The U.S. Department of Agriculture is considering a rule change intended to increase cooperation among states and the federal government in hopes of reducing outbreaks of chronic wasting disease.
Under the CWD Herd Certification Program, USDA would set up a voluntary federal-state-industry cooperative program in which commercial deer farmers would certify their herds as CWD-free. The proposed program provides no consequences for failure to participate.
In October, the first case of CWD in Pennsylvania was detected in a captive-born penned white-tailed deer in Adams County. Confirmation of the disease sparked a planned multi-agency response including declaration of a 600-square-mile Disease Management Area (DMA) in which some restrictions were placed on hunters and check stations were set up to inspect all hunter-shot wild deer taken within the zone.
More than 1,000 samples were collected from the DMA for testing by the Pennsylvania Department of Agriculture. No indications of CWD have been detected in wild deer in Pennsylvania. Last week the state Game Commission announced that mandatory deer checks had ended and check station visits would be voluntary during the late archery and flintlock muzzleloader seasons, but a "parts ban" remained in effect -- no high-risk deer parts are permitted to leave the DMA. Hunters must remove the antlers on heads prior to depositing them at the check station. Also, a deer that had escaped from a farm affiliated with the Adams County operation was found to be not infected with CWD.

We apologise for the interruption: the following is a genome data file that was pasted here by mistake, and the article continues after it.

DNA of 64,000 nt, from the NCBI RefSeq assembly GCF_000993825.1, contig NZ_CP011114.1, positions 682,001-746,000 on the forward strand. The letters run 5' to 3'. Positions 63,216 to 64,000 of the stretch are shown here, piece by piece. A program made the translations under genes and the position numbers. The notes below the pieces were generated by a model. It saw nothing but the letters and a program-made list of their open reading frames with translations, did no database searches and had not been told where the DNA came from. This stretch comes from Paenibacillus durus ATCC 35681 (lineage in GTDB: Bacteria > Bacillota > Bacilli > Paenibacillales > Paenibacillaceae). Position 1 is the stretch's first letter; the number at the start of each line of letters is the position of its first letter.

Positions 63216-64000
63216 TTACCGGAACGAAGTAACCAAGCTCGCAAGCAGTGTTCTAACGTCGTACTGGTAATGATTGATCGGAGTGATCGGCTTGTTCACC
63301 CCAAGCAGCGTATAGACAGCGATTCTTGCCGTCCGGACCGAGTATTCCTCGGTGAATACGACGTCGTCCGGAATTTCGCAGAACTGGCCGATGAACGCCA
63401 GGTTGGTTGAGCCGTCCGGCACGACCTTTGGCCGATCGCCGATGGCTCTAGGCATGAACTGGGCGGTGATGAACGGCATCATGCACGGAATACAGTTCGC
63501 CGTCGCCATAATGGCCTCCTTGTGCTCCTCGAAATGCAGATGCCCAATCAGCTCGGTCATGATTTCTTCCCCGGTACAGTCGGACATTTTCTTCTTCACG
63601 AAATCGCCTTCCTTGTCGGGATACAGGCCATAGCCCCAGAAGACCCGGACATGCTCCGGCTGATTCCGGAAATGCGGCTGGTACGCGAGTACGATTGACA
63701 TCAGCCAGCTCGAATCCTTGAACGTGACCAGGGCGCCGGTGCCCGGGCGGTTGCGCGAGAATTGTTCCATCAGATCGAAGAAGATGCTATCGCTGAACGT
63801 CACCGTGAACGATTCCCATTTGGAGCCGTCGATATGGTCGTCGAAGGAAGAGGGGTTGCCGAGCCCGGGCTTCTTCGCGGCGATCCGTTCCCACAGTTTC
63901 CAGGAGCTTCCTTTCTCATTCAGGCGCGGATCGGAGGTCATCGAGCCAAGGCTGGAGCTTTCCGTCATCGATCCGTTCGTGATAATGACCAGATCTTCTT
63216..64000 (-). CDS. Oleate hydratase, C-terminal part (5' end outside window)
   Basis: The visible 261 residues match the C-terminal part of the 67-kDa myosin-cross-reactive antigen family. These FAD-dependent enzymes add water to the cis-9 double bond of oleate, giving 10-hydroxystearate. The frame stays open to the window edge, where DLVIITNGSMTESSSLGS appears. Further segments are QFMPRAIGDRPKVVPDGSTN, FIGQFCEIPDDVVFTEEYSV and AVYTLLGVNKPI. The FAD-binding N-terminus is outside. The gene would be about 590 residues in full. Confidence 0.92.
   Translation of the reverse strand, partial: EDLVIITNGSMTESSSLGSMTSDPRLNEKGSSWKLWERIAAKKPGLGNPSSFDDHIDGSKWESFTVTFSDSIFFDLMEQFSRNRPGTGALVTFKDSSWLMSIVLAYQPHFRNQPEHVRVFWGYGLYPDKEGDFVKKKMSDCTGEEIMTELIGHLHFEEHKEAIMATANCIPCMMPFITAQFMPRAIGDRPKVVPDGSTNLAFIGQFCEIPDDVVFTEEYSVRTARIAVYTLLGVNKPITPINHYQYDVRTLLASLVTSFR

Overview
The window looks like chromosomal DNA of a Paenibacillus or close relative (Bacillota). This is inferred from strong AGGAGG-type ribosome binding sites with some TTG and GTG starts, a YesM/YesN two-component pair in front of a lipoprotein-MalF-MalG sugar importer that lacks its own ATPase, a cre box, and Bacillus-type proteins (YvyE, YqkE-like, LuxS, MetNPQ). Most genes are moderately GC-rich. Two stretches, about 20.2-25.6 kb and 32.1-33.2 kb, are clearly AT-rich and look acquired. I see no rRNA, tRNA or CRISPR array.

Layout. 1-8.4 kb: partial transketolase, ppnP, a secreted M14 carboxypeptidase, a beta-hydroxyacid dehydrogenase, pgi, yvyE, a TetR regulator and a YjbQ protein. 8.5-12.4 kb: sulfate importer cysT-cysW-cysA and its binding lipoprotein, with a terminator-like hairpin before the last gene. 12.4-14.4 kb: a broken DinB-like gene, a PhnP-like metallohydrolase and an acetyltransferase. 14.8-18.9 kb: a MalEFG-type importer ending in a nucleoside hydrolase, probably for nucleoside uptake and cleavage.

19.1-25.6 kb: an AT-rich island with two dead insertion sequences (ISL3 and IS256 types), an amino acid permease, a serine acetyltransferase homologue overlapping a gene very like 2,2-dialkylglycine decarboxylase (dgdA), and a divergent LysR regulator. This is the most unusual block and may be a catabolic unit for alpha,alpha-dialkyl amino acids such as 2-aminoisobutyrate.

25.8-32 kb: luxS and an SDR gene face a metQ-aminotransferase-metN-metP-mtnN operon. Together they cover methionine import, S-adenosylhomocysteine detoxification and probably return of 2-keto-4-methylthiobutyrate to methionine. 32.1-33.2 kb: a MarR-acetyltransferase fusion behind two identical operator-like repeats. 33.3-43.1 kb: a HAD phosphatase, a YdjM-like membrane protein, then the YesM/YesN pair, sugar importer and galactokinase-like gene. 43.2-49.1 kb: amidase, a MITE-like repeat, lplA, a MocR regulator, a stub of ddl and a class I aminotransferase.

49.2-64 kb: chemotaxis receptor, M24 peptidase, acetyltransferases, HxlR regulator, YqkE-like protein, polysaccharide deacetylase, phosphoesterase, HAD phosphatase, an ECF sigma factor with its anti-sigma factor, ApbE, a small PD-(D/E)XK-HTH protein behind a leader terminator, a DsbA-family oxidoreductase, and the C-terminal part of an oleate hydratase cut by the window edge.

The fatal, untreatable brain disease, which is spread through body fluids, is confirmed among wild deer populations in New York, West Virginia and Maryland. It cannot be contracted by humans, and Pennsylvania has issued no venison consumption advisory.
U.S. Sen. Bob Casey (D-Pennsylvania) recently encouraged USDA to adopt the rule change.
"Preventing an outbreak in captive and wild herds is very important to the Commonwealth of Pennsylvania. I urge USDA to continue CWD surveillance in farmed and captive deer and elk," wrote Sen. Casey, in a letter to USDA secretary Tom Vilsack. "... I further request that USDA carefully consider Pennsylvania's position in issuing a final rule. Protecting the captive herd will ensure the health and security of both our captive and wild populations of deer."
Pennsylvania ranks second in the United States for sales from commercial deer and elk farms, contributing $40 million annually to the state economy.
The state Department of Agriculture has had jurisdiction over deer and elk farming operations since 2006. Prior to that, when oversight was the responsibility of the state Game Commission, the agency had lobbied for implementation of a mandatory CWD monitoring program at deer farms, said spokesman Jerry Feaser.huntingfishing